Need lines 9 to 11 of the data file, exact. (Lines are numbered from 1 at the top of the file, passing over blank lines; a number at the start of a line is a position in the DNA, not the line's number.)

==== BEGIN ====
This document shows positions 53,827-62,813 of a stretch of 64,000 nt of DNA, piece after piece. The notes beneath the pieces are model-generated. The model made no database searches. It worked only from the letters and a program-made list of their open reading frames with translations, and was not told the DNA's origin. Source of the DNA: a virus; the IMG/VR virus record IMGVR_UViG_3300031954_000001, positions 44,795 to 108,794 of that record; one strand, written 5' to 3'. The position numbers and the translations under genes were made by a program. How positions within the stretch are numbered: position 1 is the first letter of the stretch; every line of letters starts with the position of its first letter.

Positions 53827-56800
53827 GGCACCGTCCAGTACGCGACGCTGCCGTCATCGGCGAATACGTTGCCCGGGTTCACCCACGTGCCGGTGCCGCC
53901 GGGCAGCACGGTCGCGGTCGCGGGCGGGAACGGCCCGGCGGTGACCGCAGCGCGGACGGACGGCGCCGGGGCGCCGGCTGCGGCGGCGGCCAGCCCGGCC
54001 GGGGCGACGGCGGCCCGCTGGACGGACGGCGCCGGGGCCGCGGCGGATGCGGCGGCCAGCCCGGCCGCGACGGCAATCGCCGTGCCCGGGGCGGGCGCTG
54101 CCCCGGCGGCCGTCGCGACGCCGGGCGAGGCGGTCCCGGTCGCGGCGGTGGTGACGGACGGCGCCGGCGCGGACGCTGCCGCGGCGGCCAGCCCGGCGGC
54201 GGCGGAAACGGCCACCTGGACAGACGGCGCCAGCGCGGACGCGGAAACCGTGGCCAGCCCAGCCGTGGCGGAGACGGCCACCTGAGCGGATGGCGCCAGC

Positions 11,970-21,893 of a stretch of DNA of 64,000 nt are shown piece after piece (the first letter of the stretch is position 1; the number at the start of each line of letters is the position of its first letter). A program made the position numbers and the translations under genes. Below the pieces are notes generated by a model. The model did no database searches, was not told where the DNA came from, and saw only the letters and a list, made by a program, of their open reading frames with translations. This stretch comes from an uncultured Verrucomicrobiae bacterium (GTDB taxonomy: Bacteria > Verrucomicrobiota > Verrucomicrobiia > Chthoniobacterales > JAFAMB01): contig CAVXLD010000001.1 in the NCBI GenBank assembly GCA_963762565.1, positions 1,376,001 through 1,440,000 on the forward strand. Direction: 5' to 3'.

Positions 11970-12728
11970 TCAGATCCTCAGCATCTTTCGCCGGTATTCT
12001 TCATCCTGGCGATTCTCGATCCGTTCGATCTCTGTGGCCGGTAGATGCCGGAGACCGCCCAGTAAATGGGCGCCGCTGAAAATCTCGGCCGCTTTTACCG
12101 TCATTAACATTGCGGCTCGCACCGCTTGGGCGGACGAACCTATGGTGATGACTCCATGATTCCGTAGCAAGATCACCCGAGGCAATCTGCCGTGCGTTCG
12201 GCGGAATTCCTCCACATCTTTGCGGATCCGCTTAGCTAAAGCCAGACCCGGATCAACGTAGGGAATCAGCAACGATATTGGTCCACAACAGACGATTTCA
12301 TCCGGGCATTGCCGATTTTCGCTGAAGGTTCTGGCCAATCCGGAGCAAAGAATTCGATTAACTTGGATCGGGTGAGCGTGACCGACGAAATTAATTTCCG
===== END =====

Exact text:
Positions 11970-12728
11970 TCAGATCCTCAGCATCTTTCGCCGGTATTCT
12001 TCATCCTGGCGATTCTCGATCCGTTCGATCTCTGTGGCCGGTAGATGCCGGAGACCGCCCAGTAAATGGGCGCCGCTGAAAATCTCGGCCGCTTTTACCG